“Half a century of involvement with the Iranian lion as theme and motif, both in my works and in my collecting, has significantly enriched my creativity. The reward of the Lion exhibition at the Tehran Museum of Contemporary Art exceeded all expectations. Over fifty thousand visitors demonstrated that for Iranians, particularly its youth, there is deep interest in their native culture, and that my efforts in preserving these objects and reflecting them in my work have not been in vain.”
The above comment from father of modern Iranian art and leading sculptor Parviz Tanavoli, at the finissage of TMOCA s most important exhibition to date, is an understatement of the significance of this tribute retrospective to the beloved artist. Better known for his Heech sculptures, Tanavoli’s prolific artistic output has spanned over six decades and could easily fill a dedicated museum. His work is held in more international museums than any other living Iranian artist. He has single-handedly upheld, explored and glorified sculpting as a medium in a culture where three-dimensional work has frequently been upstaged by traditional flat art. In this, he himself has been equated to the Lions of the exhibition, for his courage and perseverance.
As a child, Tanavoli was fascinated to see grown men dressed as lions in Tazieh performances, and lion images on textiles inside mosques. His curiosity was roused to spend four decades of his life in researching the lion theme in literature, philosophy, folk imagery and other sources, especially in the course of his travels around the country. The exhibition explores the evolution of the interpretation of the lion theme since Tanavoli’s first work in 1962, till his most recent creations a few days before the show’s opening. These new works are larger in scale and even more powerful.Tanavoli is seen as a unifying force in his ability to have worked and lived in the West, and yet never having left his homeland. His oeuvre is entirely inspired by native themes and preoccupations, and the scope of his work has created a visual anthropology of Iranian culture.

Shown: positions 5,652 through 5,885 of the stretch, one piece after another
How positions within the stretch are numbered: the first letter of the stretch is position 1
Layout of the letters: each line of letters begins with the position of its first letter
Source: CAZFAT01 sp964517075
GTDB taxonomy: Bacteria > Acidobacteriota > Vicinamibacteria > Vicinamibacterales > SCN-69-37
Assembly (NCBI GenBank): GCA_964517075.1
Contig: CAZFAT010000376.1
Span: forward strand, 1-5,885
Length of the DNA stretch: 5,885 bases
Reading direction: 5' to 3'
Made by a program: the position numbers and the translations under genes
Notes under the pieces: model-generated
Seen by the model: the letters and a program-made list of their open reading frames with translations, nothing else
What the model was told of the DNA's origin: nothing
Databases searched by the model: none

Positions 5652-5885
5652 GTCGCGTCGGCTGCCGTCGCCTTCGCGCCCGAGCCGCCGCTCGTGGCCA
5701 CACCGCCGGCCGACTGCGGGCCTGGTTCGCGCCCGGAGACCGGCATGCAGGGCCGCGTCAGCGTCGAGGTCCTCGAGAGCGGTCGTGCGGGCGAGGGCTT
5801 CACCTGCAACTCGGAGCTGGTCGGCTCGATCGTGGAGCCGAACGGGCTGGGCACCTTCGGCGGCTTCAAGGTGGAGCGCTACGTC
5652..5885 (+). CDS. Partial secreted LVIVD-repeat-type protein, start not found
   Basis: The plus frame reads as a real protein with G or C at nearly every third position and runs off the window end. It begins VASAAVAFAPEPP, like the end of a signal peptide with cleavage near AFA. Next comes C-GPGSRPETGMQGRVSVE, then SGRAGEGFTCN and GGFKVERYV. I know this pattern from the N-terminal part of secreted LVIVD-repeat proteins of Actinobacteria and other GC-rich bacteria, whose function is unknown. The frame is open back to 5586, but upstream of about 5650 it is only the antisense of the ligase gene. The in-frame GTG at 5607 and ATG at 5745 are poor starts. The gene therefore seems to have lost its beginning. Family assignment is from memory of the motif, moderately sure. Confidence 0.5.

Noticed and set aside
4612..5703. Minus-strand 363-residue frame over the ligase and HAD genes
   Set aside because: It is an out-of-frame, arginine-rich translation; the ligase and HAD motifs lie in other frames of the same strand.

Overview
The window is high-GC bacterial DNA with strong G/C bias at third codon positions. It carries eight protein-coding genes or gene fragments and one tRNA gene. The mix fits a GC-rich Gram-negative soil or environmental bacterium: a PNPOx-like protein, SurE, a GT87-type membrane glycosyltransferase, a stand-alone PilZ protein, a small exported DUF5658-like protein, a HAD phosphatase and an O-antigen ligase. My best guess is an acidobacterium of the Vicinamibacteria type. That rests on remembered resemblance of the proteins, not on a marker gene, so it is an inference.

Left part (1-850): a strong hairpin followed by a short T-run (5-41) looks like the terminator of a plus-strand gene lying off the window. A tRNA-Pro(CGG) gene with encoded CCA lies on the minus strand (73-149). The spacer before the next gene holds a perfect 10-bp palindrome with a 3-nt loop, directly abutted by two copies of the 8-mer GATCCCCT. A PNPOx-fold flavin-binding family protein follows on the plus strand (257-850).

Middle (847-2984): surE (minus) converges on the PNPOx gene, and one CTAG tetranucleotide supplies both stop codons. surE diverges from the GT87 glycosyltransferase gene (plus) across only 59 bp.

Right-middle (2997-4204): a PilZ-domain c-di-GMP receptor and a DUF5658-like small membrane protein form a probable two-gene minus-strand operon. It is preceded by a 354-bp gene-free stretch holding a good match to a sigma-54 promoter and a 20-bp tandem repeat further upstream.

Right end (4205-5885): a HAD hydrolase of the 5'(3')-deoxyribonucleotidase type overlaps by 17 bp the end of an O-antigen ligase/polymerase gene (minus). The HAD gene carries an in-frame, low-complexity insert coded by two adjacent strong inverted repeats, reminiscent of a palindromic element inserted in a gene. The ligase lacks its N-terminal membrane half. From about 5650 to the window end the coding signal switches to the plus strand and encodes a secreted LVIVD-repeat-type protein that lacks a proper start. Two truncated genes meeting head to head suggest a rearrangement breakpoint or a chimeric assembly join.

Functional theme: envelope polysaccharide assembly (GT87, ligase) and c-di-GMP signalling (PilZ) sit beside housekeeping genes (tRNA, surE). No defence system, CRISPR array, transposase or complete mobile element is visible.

PARVIZ TANAVOLI EXHIBITION AT TMoCA
Although the lion has been around for approximately 1.8 million years as the most widespread large, land-based mammal on our planet, the Persian lion has died out over the past fifty years. But its disappearance never detracted from its symbolism. From its early manifestation in pre-Islamic figuration, to its mythological and religious connection to Imam Ali, the lion always appears as a symbol of nobleness, power, majesty, and manliness. It has been on the Iranian flag till the Islamic Revolution, and used ornamentally on ancient axes, maces, locks, door plaques, coins and talismanic objects for its symbolism.
As Moya Carey, V&A curator and Iran specialist who attended the opening, says, “The show deftly weaves together strands of Iranian history, from objects of the royal court, to spiritual objects to nomadic textile traditions,” giving the public a meta-exhibition that has lifted TMOCA’s status back to its world-class status of showcasing major artistic events. While for Carey a particular highlight was the 19th century folk imagery of Imam Ali, from coffee house banners depicting him as a lion or with a lion, to smaller reverse glass devotional images and talismans, for me the stunning Qajar Qalamkar dating from 1885 that shows two lions with The Tree of Life, is nothing short of a masterpiece. With a 5000 year history, the lion as symbol has shown that cultural motifs can endure and transcend, even where politics fail. There is talk of the exhibition touring, which TMOCA’s own collection failed to do. Uniting as it does Iran’s past and present, religious and secular, artistic and historical traditions, and highlighting Iran’s material culture and ongoing narrative, this show will undoubtedly leave an enduring and powerful legacy.